Northern California City Will Pay Nearly $6 Million to Family of Mentally Ill Man Who Died in Police Custody
In addition to the large sum of money, the family of Jacob Bauer is asking for a "listening session" between Bauer's parents and the Pleasanton Police chief.
The family of a mentally ill man who died after northern California police officers repeatedly retrained and tasered him has just received nearly $6 million in a settlement, according to reports. The settlement between the city of Pleasanton and Jacob Bauer's family is the largest the city has ever paid.
Jacob Bauer, 38, died on August 1, 2018 after an altercation with Pleasanton police officers who were responding to a call about a man acting erratically and talking to himself inside a grocery store near his northern California home.
Once inside, the officers found Bauer, who was reportedly cooperative, able to identify himself and answer their questions before he suddenly stopped talking and stared off into the distance, according to a video of the encounter obtained by the East Bay Times.
In the video, officers then proceed to place Bauer in handcuffs, tase him, punch him, and pile on top of him as he laid flat on the ground with his chest facing down in a position reminiscent to that of George Floyd, according to the complaint obtained by CBS News.
At one point, he was retrained by at least eight officers.
Bauer is heard in the recording saying he couldn't breathe and, shortly after, he went unconscious. Parademics attempted to revive him but were unsuccessful and he was declared dead after arriving at the hospital.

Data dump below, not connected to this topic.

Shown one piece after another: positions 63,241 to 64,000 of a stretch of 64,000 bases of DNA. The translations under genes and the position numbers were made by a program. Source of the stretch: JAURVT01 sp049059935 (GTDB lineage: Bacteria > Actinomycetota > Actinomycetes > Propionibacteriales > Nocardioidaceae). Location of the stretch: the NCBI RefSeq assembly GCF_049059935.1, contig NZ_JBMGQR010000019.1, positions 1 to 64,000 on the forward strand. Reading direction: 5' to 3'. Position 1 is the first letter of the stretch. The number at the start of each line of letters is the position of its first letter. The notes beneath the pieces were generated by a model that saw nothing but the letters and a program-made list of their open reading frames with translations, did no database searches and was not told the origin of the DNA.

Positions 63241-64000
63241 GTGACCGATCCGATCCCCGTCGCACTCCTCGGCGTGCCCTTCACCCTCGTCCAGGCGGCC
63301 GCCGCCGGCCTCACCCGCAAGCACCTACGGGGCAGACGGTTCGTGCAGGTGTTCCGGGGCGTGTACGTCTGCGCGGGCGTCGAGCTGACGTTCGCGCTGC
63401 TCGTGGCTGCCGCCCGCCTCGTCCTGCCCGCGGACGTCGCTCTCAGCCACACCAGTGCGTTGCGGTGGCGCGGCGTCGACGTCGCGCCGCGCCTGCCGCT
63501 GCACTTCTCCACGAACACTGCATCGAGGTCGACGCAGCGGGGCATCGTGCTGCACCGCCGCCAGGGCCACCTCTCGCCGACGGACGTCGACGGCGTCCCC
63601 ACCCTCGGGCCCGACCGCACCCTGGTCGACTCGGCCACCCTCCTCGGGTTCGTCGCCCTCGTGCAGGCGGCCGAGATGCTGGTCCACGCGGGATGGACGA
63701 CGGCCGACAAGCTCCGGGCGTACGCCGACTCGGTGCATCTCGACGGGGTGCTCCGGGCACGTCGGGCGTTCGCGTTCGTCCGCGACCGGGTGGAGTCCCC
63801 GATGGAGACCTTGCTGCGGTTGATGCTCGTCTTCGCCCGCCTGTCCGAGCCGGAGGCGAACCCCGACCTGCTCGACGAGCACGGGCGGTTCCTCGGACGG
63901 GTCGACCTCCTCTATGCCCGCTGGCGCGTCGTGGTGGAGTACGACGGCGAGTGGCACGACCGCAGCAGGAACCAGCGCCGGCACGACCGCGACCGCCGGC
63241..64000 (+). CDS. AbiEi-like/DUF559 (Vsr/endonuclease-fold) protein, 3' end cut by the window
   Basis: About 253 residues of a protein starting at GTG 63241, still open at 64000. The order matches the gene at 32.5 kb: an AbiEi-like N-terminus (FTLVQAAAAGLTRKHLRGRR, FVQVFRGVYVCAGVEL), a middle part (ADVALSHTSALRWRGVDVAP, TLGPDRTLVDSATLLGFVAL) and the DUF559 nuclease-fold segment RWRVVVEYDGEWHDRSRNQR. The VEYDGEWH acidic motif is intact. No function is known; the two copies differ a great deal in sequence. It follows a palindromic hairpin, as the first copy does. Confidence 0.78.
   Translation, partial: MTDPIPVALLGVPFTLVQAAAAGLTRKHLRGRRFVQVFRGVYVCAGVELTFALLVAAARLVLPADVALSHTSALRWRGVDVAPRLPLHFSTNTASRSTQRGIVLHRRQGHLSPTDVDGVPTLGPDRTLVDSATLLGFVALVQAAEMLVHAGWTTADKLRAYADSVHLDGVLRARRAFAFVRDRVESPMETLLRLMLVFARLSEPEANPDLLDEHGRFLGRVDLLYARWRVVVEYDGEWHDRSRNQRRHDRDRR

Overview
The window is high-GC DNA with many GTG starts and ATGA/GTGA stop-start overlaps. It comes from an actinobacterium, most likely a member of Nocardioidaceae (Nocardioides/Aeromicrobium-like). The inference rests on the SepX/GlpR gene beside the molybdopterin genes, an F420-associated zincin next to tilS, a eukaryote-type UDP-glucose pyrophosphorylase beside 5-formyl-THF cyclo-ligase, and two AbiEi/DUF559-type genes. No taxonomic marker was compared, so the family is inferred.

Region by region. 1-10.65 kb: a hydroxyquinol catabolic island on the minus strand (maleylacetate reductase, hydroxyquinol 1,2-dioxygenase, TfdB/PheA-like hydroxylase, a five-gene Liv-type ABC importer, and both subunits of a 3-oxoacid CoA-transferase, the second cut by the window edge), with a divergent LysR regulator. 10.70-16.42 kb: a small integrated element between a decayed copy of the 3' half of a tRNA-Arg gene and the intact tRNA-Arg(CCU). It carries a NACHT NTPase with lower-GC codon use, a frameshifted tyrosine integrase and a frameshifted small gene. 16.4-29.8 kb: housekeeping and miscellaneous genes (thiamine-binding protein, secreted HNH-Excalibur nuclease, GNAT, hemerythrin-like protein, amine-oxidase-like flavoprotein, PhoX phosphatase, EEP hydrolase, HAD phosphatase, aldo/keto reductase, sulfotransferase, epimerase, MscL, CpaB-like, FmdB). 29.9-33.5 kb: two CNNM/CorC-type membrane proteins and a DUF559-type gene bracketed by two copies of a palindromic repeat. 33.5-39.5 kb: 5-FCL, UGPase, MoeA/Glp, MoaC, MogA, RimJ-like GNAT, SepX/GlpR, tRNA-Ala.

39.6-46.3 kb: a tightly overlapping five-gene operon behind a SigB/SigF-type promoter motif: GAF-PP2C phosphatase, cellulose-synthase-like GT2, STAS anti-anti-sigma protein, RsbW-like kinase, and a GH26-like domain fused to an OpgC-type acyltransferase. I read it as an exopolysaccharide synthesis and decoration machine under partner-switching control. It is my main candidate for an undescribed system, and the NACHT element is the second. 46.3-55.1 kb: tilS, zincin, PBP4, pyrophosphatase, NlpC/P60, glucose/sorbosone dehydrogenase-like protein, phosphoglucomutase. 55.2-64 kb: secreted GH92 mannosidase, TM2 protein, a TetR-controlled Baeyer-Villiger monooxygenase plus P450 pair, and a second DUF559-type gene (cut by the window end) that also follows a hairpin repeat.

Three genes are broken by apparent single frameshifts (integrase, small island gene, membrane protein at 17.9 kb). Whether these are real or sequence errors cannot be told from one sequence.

A coroner ruled that he died of "acute methamphetamine toxicity" and also noted that he probably suffered from "mechanical asphyxia." Bauer's family disputed the coroner's report.
The man's family contacted the police on multiple occasions before his death to warn them of his mental illness and pleading for mercy if police encountered him, according to the Times.
Bauer's family has been speaking with the City Council and also hopes to talk with the police department about de-escalation training to offer their advice on how officials should interact with the mentally ill.
“Jacob Bauer was an entirely innocent man. He was nothing more than a mentally ill man that needed help, and instead of giving him help they killed him," Gary Gwilliam, the family's attorney told the East Bay Times.
The Bauer family will have 10 to 20 minutes to describe how they would like to see Pleasanton police officers respond to mental health calls, according to the settlement.
Police will also be able to explain the changes the department has made since the incident. The virtual listening session must be scheduled within 30 days of it being signed by all parties.
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